My reflections after the Celebrating Dissent festival in Amsterdam, Aug 30 to Sep 1, 2019 – by Magnus Timmerby, Humanists Sweden.
”Heretics, infidels, renegades… welcome to Amsterdam!”
These opening words from city mayor Femke Halsema (video) sparked immediate cheers and applause. She continued with a reflection on the city’s proud history as a safe haven for freethinkers since Spinoza. ”Without dissent and protest, change and progress are not possible.”
Cheering, and possibly a bit of confusion for a few in the mixed crowd, including some guests from very repressive societies, perhaps not fully knowing what to expect at an event like this.
- Maryam Namazie, event organiser and well-known secular activist, was received almost as a rockstar by the audience.
- Inna Shevchenko, leader of radical movement FEMEN: ”As a feminist, as a woman, I will be in conflict with religions as long as those religions will continue favouring men and degrading women.”
- Taslima Nasrin, with multiple fatwas calling for her death and exiled since 25 years, gave a talk and read her poem “You go girl!” Although a soft-spoken person, her powerful words drew massive cheers.
Thus started the three-day festival, combining theatre, talks, poetry, film, stand-up comedy and performance art.
From the programme description: ”Women, non-believers and LGBT+ are often the victims of the strictest cultural and religious dogmas. The festival Celebrating Dissent honours their freedom. Freedom to think differently, freedom not to believe, and freedom to be yourself. A shout-out to everyone who fights for universal rights and freedom of speech.”
Among the numerous other speakers and performers were writer Kenan Malik, performance artist Victoria Gugenheim, lawyer Saif Ul Malook (who risked his life to defend Asia Bibi), and representatives from many secular and ex-muslim organisations, from Sri Lanka to USA.
The persecuted find common ground
The festival offered a dozen events where secularists, feminists and LGBT+ persons contributed, verbally and through art.
How can such a diverse crowd, some more radical than others, instantly find common ground? Well, their oppressors are the same: the usual combination of patriarchy, religion and violent intolerance.
Around 30 ex-muslims (a world record?) participated on stage to tell their stories. So much pain, and so much courage. These people are hunted, threatened with death, ostracised, their children taken from them. And for what? Because they say ”no thanks” to religion. One guest, Zineb El Rhazoui, former journalist for Charlie Hebdo, was denied entry into the country due to security concerns.
A quote that says it all, from Saudi refugee Rana Ahmed, when asked what she appreciates most with living in a free society: ”To be able to walk in the street.”
Or in the words of Maryam Namazie: ”All we want is to live.”
Several participants targeted religion with fierce criticism. Notably, this criticism extended to those who, under a misguided banner of anti-racism, allow religious demands to tear down fundamental democratic principles and human rights.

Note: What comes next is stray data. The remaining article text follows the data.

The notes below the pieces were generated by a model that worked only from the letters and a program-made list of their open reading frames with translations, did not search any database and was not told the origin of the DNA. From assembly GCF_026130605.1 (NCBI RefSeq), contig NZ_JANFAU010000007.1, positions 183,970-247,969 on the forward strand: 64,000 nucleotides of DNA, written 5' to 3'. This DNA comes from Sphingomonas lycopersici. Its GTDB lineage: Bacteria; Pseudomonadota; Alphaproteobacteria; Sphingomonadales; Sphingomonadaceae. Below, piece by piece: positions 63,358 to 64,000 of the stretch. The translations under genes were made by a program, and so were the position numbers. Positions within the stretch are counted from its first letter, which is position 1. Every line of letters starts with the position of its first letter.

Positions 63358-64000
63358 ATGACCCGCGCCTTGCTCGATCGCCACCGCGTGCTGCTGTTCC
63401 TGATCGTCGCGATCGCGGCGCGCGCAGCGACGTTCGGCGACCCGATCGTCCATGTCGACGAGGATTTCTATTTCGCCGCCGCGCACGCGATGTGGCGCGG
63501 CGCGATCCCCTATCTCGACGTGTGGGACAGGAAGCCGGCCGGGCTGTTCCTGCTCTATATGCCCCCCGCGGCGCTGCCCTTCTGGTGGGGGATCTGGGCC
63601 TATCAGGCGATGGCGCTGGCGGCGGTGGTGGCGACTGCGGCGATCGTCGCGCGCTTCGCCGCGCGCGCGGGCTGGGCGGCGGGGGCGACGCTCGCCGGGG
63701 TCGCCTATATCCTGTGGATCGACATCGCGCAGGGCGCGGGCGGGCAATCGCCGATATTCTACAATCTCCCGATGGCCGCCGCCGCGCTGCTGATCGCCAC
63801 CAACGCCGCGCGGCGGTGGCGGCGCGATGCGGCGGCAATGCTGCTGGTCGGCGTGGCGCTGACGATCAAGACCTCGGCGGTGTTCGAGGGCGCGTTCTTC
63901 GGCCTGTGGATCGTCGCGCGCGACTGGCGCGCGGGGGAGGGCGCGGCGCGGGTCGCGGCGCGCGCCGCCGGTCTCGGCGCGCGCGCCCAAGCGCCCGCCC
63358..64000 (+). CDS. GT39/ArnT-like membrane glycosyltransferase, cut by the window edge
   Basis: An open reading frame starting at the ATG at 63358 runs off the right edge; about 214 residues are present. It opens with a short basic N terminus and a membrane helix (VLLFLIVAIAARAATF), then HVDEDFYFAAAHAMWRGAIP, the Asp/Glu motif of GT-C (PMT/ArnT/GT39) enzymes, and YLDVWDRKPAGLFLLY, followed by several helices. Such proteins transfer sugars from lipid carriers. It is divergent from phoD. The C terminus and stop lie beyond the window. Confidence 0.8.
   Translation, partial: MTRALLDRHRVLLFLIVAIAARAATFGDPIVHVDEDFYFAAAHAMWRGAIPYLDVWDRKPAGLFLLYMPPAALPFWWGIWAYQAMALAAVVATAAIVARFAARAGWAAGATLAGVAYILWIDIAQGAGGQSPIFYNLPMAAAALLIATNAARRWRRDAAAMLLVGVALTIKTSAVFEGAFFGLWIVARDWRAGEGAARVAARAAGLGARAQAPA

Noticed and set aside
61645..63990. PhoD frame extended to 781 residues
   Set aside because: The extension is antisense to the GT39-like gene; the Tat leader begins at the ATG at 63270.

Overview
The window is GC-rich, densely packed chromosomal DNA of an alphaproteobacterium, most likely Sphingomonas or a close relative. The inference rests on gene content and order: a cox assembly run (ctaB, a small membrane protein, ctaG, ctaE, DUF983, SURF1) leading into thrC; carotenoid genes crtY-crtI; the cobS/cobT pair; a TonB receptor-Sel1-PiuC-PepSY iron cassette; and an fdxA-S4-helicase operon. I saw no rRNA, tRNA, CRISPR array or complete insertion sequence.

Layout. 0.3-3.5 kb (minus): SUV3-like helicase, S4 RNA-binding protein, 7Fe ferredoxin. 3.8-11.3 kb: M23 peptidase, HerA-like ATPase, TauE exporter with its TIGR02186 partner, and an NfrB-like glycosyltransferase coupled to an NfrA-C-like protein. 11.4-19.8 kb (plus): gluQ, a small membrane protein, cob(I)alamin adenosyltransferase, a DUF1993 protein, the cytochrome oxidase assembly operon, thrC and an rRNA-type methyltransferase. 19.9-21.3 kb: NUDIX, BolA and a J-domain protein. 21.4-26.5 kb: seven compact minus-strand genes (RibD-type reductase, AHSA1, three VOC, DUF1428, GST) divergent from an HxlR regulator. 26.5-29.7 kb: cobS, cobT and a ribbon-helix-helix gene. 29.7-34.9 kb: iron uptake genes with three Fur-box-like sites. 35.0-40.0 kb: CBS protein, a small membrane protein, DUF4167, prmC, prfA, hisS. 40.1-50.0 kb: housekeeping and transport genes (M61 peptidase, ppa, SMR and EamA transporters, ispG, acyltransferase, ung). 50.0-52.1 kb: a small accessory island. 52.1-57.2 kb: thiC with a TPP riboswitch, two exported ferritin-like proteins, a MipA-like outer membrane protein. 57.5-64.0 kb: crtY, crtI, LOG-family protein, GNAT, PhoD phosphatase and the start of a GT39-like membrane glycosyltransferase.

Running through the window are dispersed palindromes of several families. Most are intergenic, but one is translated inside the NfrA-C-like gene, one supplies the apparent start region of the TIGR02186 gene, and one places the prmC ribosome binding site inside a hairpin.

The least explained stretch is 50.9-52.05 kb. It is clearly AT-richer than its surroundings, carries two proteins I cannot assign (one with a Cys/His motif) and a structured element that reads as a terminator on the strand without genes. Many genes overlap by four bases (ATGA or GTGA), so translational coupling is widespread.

This movement will not have it. They are fed up, they are claiming their right, and they are organising. They do not intend to compromise or temper their message. They won’t waste time responding to distractions. ”We’re busy fighting for our own lives,” said Namazie.
Betrayed and abandoned
Many expressed feelings of betrayal and abandonment by the left, which they see as no longer distinctly secular, rather nowadays often obliging to islamist demands.
Some criticism was also aimed at the Humanist movement, long-standing defender of non-believers globally, for sometimes missing the point. As Jimmy Bangash recalled from a recent conference in the UK: after he had presented statistics on percentages of muslims who are friendly versus hostile to LGBT+ persons, two humanists gave him a ”not all muslims” rebuke.
”As oppressed ex-muslims, it’s not our responsibility to defend our oppressors,” said Muhammad Syed, founder of Ex-Muslims of North-America. Sadia Hameed (Council of Ex-Muslims of Britain) agreed: ”When women suffer domestic abuse, nobody asks them to defend men in general. But we are expected to defend our oppressors against far-right attacks.”
Emotions ran high
A strong expression of solidarity came towards the end from event host De Balie’s director Yoeri Albrecht, who revealed that his organisation committed a significant amount of money to Dutch migration authorities as security for two guests that were deemed high-risk. Noting the absurd contradiction in a policy that denies people entry to a free country due to risk of persecution, Albrecht told the audience that he would not hold it against these persons if they would decide to stay in the country. Some burst into tears. Emotions ran high, hugs were exchanged, many friends were made.
As Taslima Nasrin told the audience (similar to my memory from her speech at the World Humanist Congress in 2014): I can never return to my country or my family. So what is my nation? What is my family? The closest thing I have is you.
Magnus Timmerby, Humanists Sweden
A Swedish version of this text will be published in Humanisten, magazine for Humanists Sweden
Most of the following photos by Jenny Wenhammar. A few by De Balie and a couple by Magnus Timmerby.
”Harrassment, prison time and travel bans are expected consequences. But sacrifices must be made. Freedom doesn’t come for free.”Mohammed Hisham, persecuted after appearing as an atheist on Egyptian TV
”What I appreciate most with living in a democracy? To be able to walk in the street.”Rana Ahmed, ex-muslim from Saudi Arabia
”With pride I wear the badge ex-muslim, apostate, heretic”Halima Salat
”Even our bodies are invaded. The only home we can have, is not safe.”Inna Shevchenko, FEMEN
”I tell muslims: better offended than discriminated against.”Armin Navabi, founder Atheist Republic